Ontario Court of Justice in Newmarket, Ontario, last week ordered the Creation Foods Company in Woodbridge, Ontario, to pay a fine of $25,000 Canadian ($19,334 US) for selling falsely labeled, non-kosher cheddar cheese to two summer camps for Orthodox Jewish children in 2015, in violation of the Food and Drugs Act, according to a press release of the Canadian Food Inspection Agency.

Section B.01.049 of the Food and Drug Regulations states that “no person shall use, in labeling, packaging, advertising or selling, a food that does not meet the requirements of the kashrut applicable to it, the word ‘kosher’ or any letters of the Hebrew alphabet or any other word, expression, depiction, sign, symbol, mark, device or other representation that indicates or that is likely to create an impression that the food is kosher.

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Section 31(1) of the Canadian Food and Drugs Act states that “every person who contravenes any provision of this Act or the regulations, as it relates to food, is guilty of an offence and liable […] on conviction by indictment, to a fine not exceeding $250,000 or to imprisonment for a term not exceeding three years or to both.”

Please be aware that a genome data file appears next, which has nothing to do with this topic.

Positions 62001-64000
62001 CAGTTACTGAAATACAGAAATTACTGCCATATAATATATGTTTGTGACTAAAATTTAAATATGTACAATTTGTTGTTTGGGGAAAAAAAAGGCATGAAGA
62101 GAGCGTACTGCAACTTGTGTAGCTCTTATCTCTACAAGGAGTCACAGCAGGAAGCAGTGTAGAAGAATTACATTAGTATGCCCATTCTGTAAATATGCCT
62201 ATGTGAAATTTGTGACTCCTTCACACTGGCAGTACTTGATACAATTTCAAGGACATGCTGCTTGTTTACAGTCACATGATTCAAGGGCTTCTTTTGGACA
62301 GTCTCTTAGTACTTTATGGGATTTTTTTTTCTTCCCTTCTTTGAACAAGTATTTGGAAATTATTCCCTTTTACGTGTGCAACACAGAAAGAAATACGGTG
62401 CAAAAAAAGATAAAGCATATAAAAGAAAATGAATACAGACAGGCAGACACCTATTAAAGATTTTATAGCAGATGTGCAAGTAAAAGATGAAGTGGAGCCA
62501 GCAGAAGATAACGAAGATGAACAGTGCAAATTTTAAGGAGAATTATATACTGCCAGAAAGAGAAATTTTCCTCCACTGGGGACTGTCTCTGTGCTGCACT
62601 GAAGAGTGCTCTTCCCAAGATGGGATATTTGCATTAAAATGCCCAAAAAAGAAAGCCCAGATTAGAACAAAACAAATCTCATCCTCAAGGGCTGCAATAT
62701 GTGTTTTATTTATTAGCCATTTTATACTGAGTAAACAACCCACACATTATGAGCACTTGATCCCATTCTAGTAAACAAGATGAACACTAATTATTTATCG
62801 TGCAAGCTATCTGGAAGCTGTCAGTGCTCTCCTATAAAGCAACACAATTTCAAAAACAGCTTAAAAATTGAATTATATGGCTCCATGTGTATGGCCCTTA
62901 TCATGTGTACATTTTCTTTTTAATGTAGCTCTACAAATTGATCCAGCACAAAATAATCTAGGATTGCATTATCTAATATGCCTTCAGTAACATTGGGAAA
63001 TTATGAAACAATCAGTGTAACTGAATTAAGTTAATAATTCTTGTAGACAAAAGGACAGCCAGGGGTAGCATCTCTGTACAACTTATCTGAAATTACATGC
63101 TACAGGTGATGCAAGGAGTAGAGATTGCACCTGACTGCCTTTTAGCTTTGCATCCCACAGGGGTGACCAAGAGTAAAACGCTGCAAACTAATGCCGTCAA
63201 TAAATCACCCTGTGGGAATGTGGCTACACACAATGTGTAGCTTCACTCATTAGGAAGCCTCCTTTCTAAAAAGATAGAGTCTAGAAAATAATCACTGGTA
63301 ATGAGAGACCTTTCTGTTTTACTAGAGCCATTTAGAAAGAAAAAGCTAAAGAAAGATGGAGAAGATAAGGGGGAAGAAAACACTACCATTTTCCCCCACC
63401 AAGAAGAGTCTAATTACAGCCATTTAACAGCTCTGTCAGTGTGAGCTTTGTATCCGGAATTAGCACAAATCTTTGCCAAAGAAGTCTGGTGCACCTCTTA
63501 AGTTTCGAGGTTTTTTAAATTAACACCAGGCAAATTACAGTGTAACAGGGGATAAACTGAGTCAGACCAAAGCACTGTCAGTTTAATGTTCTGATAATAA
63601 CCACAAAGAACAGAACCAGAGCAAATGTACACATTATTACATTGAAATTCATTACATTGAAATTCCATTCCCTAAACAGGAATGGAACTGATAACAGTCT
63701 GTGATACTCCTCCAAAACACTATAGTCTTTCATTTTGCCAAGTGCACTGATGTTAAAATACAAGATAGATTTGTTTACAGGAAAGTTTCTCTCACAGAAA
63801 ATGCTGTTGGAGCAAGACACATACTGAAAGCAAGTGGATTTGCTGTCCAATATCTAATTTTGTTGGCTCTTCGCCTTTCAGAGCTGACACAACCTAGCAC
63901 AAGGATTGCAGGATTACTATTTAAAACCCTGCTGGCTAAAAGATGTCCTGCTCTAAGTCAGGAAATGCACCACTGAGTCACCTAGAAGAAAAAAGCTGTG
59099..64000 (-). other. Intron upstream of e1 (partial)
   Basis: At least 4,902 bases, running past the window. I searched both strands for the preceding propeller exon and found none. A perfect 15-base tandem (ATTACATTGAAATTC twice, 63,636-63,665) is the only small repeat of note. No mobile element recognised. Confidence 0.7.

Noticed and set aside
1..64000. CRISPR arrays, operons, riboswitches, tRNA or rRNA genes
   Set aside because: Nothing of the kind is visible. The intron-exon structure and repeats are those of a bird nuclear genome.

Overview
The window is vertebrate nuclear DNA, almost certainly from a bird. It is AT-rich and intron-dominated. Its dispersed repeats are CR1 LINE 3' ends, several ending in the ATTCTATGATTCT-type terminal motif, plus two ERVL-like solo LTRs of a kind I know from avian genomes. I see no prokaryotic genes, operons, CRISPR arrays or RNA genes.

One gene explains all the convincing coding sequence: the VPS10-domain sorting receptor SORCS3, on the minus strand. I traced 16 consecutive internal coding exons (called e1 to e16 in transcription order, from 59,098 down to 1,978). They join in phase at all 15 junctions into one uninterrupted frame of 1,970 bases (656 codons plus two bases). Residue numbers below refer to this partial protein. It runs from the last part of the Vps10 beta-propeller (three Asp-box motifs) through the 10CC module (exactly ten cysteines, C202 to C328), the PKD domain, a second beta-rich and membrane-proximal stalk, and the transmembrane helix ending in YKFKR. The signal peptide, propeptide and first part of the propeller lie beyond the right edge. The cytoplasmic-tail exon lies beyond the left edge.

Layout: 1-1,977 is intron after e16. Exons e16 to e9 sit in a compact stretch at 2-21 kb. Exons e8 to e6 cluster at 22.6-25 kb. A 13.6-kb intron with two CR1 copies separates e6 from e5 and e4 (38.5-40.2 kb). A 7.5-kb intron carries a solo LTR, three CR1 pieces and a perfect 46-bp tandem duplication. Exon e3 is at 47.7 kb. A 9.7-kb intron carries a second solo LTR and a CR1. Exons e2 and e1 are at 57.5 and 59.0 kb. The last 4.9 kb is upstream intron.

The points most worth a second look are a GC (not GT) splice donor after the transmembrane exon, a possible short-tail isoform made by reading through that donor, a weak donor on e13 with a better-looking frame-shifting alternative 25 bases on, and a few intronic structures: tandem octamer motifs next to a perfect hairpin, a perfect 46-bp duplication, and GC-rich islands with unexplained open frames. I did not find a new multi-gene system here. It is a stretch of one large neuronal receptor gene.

A CFIA investigation determined that the company sold a non-kosher food product to two Jewish youth camps, by means of a forged kosher certificate. The cheese sold to both camps did not meet the requirements of kashrut.

According to CFIA, “this is the first case in Canada brought before a provincial court related to the misrepresentation of a kosher food product.”

“The fine is significant and may lead to improved future compliance under this statute. This case, and the conviction, reinforces the CFIA’s commitment to food safety, and demonstrates how the Agency takes issues related to food fraud seriously. Investigation and legal action will be taken, when warranted,” the press release concludes.

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